Event

Lecture // Architecture at the Nexus of Water + Power

A public lecture: Professor David Turnbull discusses his work in Africa with Jane Harrison, as ATOPIA Research & ATOPIA Innovation, and PITCHAfrica. Architects Turnbull and Harrison explore the integration of power and water services within autonomous or semi-autonomous buildings, in communities with limited resources, and in tandem with the provision of schools, clinics and structures that support business development programs and shared space, challenging existing sustainable approaches and socio-political norms.

Professor Turnbull will present two completed rainwater harvesting (WATERBANK) schools, both in Laikipia in the Central Highlands of Kenya, along with work in progress in Ghana and Malawi.

In Kenya, the Uasonyiro Primary School was named ˜The Greenest School on Earth for 2012-13, and the Endana Secondary School was selected as a Design of the Year by Design Museum, London in 2015. WATERBANKS as an initiative has been selected by SUSTANIA in Denmark as one of the top 100 sustainable solutions for the planet.

Where and when

Ormeau Baths Innovation Centre
18 Ormeau Avenue
Belfast
UK

7 Mar 2018
5pm

The Problem

On the African continent +/- 400 million people do not have access to clean water. Borehole wells, the typical response to water access challenges, dry up or break, and the groundwater can be toxic or heavily fluoridated. But, thirteen times the amount of water required for the Sub-Saharan region falls as rain.

The Premise

Given the impact of Climate Change on weather patterns, rainfall and other forms of precipitation, might it be both necessary and desirable that building types are developed that can harvest and store as much water as possible, providing enough capacity that the increasingly erratic time divisions between the rains can be ameliorated?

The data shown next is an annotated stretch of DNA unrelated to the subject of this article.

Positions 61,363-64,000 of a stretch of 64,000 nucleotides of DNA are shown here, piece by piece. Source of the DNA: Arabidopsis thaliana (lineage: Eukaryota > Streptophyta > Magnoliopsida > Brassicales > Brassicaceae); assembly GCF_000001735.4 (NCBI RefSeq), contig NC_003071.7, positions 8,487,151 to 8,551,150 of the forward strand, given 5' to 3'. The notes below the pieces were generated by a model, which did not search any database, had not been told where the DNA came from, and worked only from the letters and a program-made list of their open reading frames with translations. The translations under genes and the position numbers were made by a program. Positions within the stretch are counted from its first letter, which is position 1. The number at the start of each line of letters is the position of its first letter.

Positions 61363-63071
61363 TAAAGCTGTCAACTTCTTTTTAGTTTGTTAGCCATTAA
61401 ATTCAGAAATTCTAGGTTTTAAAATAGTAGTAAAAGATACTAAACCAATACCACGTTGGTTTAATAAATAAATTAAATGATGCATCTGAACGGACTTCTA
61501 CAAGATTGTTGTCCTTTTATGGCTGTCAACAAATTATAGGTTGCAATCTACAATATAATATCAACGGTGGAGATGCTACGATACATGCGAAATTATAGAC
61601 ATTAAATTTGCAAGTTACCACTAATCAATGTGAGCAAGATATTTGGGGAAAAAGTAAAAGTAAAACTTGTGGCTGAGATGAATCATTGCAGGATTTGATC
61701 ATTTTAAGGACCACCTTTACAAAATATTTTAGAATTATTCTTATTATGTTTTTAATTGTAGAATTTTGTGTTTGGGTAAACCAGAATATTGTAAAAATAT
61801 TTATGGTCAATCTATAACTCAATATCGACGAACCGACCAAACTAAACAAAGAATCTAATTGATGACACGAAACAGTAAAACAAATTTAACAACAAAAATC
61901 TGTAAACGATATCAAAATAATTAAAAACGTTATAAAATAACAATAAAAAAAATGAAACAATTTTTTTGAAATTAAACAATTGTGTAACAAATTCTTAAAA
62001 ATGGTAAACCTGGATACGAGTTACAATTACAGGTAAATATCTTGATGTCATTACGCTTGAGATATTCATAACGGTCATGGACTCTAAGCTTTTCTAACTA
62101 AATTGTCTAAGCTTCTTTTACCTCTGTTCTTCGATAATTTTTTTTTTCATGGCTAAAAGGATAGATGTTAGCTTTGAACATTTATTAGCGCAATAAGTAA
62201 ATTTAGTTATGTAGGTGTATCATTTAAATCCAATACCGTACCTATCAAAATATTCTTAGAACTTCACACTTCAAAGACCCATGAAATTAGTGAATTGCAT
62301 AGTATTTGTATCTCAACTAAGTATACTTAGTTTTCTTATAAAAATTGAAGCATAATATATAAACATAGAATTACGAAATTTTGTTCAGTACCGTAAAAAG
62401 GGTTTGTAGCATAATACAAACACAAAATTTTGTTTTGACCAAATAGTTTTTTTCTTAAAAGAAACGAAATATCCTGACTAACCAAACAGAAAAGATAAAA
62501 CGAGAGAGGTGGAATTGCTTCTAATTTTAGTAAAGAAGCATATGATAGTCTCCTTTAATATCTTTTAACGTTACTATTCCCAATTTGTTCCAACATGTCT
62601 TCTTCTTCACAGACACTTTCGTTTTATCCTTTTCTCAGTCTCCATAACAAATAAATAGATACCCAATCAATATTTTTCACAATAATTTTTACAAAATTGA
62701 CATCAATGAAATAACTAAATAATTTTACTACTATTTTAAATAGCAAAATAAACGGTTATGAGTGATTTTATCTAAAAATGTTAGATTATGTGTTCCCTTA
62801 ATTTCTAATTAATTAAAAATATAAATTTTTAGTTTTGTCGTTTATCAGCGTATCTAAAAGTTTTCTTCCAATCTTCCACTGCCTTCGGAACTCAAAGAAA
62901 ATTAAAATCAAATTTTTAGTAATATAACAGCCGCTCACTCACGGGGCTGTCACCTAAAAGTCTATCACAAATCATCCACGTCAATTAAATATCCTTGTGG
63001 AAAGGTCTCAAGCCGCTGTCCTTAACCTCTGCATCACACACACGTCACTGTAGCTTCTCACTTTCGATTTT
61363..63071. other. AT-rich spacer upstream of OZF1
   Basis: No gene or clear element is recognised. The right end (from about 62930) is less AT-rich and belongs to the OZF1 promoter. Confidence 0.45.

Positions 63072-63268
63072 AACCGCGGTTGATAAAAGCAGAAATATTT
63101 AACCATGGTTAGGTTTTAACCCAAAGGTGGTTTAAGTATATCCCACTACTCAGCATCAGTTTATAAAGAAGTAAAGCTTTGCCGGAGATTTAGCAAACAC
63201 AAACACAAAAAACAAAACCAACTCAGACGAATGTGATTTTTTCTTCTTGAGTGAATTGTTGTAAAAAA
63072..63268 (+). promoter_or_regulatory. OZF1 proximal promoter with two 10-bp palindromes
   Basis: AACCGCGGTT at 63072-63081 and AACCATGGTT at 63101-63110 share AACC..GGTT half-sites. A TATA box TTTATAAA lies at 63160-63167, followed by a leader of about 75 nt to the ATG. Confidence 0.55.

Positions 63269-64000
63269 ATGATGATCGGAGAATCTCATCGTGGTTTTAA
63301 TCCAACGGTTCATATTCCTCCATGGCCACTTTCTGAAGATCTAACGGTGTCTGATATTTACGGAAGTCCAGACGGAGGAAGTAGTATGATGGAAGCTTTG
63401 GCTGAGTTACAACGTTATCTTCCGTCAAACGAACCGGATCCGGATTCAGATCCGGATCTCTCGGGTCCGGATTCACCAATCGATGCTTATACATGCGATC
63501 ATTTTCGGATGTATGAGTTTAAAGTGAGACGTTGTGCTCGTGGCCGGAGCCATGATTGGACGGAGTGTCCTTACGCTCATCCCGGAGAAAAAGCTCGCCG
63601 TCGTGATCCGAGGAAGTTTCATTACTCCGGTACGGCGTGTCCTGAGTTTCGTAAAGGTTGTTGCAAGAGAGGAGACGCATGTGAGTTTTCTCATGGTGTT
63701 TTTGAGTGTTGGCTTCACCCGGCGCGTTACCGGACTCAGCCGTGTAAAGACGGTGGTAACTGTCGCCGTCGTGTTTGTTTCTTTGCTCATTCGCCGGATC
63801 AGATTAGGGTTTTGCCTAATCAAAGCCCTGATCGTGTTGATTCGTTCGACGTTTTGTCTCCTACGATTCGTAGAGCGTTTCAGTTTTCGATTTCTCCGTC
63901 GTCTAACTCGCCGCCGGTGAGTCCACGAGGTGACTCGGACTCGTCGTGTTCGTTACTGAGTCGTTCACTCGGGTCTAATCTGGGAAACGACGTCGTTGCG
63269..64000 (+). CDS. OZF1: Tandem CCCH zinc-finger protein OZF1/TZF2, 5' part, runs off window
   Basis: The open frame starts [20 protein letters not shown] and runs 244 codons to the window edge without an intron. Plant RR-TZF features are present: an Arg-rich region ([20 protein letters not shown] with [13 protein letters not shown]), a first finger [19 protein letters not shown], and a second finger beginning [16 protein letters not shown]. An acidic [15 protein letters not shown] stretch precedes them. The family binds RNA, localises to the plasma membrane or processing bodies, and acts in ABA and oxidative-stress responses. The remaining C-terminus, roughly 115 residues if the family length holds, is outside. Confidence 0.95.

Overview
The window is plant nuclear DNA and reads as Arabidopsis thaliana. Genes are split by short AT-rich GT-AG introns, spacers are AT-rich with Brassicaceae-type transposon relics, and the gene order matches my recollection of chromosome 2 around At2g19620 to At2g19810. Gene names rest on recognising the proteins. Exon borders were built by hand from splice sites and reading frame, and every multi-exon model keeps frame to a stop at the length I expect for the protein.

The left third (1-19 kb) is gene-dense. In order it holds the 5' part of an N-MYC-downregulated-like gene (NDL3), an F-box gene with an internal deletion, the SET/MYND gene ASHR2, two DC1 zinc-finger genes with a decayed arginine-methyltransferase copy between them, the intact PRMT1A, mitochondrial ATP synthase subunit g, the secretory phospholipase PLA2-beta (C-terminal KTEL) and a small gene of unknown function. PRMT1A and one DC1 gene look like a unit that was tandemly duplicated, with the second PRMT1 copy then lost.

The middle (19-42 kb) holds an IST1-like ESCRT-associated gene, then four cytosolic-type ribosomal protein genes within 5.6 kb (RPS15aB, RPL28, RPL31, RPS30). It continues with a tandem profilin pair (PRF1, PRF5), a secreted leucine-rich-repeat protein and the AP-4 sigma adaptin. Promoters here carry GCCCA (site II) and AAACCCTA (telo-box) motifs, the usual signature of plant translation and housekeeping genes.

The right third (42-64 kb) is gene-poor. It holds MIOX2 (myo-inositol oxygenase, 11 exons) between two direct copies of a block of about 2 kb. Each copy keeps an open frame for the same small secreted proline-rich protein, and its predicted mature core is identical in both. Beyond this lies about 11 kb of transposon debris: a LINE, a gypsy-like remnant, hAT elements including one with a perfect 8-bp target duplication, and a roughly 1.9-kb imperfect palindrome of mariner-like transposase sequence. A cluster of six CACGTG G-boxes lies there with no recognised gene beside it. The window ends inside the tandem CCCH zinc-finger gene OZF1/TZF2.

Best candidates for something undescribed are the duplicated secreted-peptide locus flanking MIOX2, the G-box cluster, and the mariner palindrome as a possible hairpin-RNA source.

Capturing and storing rain requires architecture: surface, structure and volume; other approaches need engineering disciplines, even geography & geology, but not architecture…

The Questions

Could this model provide an incentive for the widespread provision of locally based, dispersed and decentralised infrastructures for water supply? And could this model, which demands a level of community based stewardship that piped, linear, centralised systems do not require, provide the circumstances for invention in relation to the political processes that govern water-use generally, and ultimately survival?

The same approach to infrastructure design can be used for solar power, where harvesting surface and storage capacity are equally critical issues. How can the two systems be better integrated within a holistic architectural and urban/rural design framework, adaptable to location, community, and environmental needs?

About David Turnbull

David Turnbull is a Director of ATOPIA Innovation, and Design Director of ATOPIA Research Inc and PITCHAfrica, an award winning 501(c)3 tax exempt organization registered in New Jersey, USA, with a specific focus on the development and construction of building types that address global ecological and social challenges.

Turnbull is also a Professor of Architecture with more than 25 years of experience in Design Education Internationally. His academic career started in 1989 at The Architectural Association in London while he was working in the office of James Stirling, Michael Wilford and Associates, leading major projects in Spain, Japan and Singapore. His academic appointments since 1990 include the Eero Saarinen Visiting Professorship in Architecture at Yale University, and Visiting Professorships at the University of Toronto, Canada (sponsored by CITY-TV), Columbia University’s GSAPP in New York, & Cornell University. He was Professor of Architecture at the University of Bath in the UK from 2000-2005 and from 2012 -13, Visiting Professor of Design & Innovation at The African University of Science & Technology, a Nelson Mandela Institution, in Abuja, Nigeria. He was a Professor of Architecture at The Cooper Union in New York from 2007 – 2017.

Participation

Tickets are free: Registration is required via Eventbrite
Entry also possible by registration at the door on the night.

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